• The Brewers announced their deal with second-round choice Joe Gray, with Callis again tweeting the dollars. Gray lands right at the $1,113,500 allocation for the 60th selection. He’s another toolsy player who’ll forego a collegiate commitment, but in his case he’s an outfielder who has decided against a run at the University of Mississippi. A quality defender with power, Gray is seen as possessing significant upside — if his hitting ability can catch up to his other talents. Notably, the Brewers have yet to ink first-rounder Brice Turang. And amateur scouting director Tod Johnson suggested today that a deal is not inevitable, telling Todd Rosiak of the Milwaukee Journal-Sentinel (Twitter link): “Obviously he and his family have to make a decision as to whether he wants to get on the field and start playing professionally, or go down to LSU and go that route.”
Jeff Todd <![CDATA[Brewers Designate Boone Logan]]> 2018-06-19T19:43:12Z 2018-06-19T19:36:27Z The Brewers have designated lefty Boone Logan for assignment, per a club announcement. His roster spot will go to right-hander Freddy Peralta, who was recalled to take a start this evening.

Logan, who’s closing in on his 34th birthday, simply never got things going after joining the Brewers on a one-year deal over the winter. His $2.5MM guarantee included a buyout for a club option in 2019, which obviously now will not be exercised. The contract also included a hefty $3.2MM incentives package that started to accrue after 25 appearances.

Logan will continue to receive the promised money, but won’t see any of that potential extra cash. He opened the year on the DL and has struggled since being activated. In 10 2/3 innings, he has allowed seven earned runs on 15 hits and 10 walks (three of them intentional).

To be fair, Logan has also run up 14 strikeouts and shown well in terms of average velocity (94.3 mph on his fastball) and swinging-strike rate (14.0%). That said, the walks seemed to be a product of real command troubles. Logan has worked in the zone at a 45.0% career rate, but has done so on just 33.9% of his pitches thus far in 2018.

Connor Byrne <![CDATA[Rosenthal On Brewers' Deadline Possibilities]]> 2018-06-17T13:39:32Z 2018-06-17T03:34:29Z Rival executives expect the Brewers to be aggressive in targeting starting pitching help this summer, Ken Rosenthal of FOX Sports reports (video link). The Brewers’ rotation has been a middle-of-the-pack group to this point, as it entered Saturday 13th in the majors in ERA (3.92) and 19th in fWAR (3.8). Of course, the unit has been without its top starter from 2017, Jimmy Nelson, who’s working back from the right shoulder surgery he underwent last September and should return sometime this season. He and another starter acquired from elsewhere could help the Brewers hold on to a playoff spot, which they were unable to do a year ago during an 86-win campaign. Rosenthal also points to catcher and shortstop as positions the Brewers could upgrade, though he notes they’re “unlikely” to be in play for Manny Machado at the latter spot.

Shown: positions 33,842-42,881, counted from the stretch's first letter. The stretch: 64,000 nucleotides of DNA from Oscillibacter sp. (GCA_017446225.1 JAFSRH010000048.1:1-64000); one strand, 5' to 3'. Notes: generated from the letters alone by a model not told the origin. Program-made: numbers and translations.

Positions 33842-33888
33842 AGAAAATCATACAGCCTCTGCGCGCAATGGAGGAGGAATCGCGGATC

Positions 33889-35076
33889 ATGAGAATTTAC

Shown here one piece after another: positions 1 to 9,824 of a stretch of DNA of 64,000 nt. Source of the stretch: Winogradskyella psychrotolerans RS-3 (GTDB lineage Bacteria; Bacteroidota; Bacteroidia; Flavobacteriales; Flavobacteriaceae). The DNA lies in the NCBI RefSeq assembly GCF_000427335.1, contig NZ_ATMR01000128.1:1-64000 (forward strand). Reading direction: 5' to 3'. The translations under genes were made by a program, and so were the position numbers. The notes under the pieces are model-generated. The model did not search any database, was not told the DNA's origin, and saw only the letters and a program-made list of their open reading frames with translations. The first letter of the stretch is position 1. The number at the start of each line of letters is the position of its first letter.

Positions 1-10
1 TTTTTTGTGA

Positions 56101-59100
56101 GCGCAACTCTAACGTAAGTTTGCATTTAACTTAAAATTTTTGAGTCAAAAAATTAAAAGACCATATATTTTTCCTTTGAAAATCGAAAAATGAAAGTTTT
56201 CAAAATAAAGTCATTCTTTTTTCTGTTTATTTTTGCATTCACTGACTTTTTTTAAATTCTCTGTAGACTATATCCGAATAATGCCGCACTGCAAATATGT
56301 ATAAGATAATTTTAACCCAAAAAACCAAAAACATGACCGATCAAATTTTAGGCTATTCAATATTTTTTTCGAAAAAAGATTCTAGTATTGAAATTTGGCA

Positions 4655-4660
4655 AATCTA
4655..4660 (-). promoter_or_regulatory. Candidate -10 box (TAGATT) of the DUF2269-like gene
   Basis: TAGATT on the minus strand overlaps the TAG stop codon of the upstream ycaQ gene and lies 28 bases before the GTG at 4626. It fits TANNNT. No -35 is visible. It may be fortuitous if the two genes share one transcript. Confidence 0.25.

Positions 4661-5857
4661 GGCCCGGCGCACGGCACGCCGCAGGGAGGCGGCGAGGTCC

Kyle Downing <![CDATA[Yankees Acquire Wendell Rijo To Complete Erik Kratz Trade]]> 2018-06-16T15:23:37Z 2018-06-16T15:03:49Z The Yankees have acquired second baseman Wendell Rijo, who is officially the player to be named later in May’s Erik Kratz trade with the Brewers; the club’s PR department has announced the acquisition.

Nothing about the 22-year-old Rijo immediately jumps off the page. Originally an international signee of the Red Sox out of the Dominican Republic, Rijo’s played all of 374 games at the Double-A level and hasn’t been particularly impressive with the bat overall. This season, Rijo sports a .200/.304/.375 slash line with four homers across 93 plate appearances.

Notably, though, his walk rate has made a significant jump in 2018. In a limited sample, he’s walked 12.9% of the time, which is up from just 7.7% at Double-A last season. Even more intriguing is the fact that Rijo’s suffered from some severe bad luck thus far; his .214 BABIP indicates that he likely deserves a higher batting average than the mere .200 he owns at present. Rijo was also active on the basepaths in his first three pro seasons, swiping at least 15 bags during each minor league season from 2013-2015. Though he hasn’t done nearly as much of that in recent seasons, one has to imagine he’s still got the potential to kick it up a notch on the bases.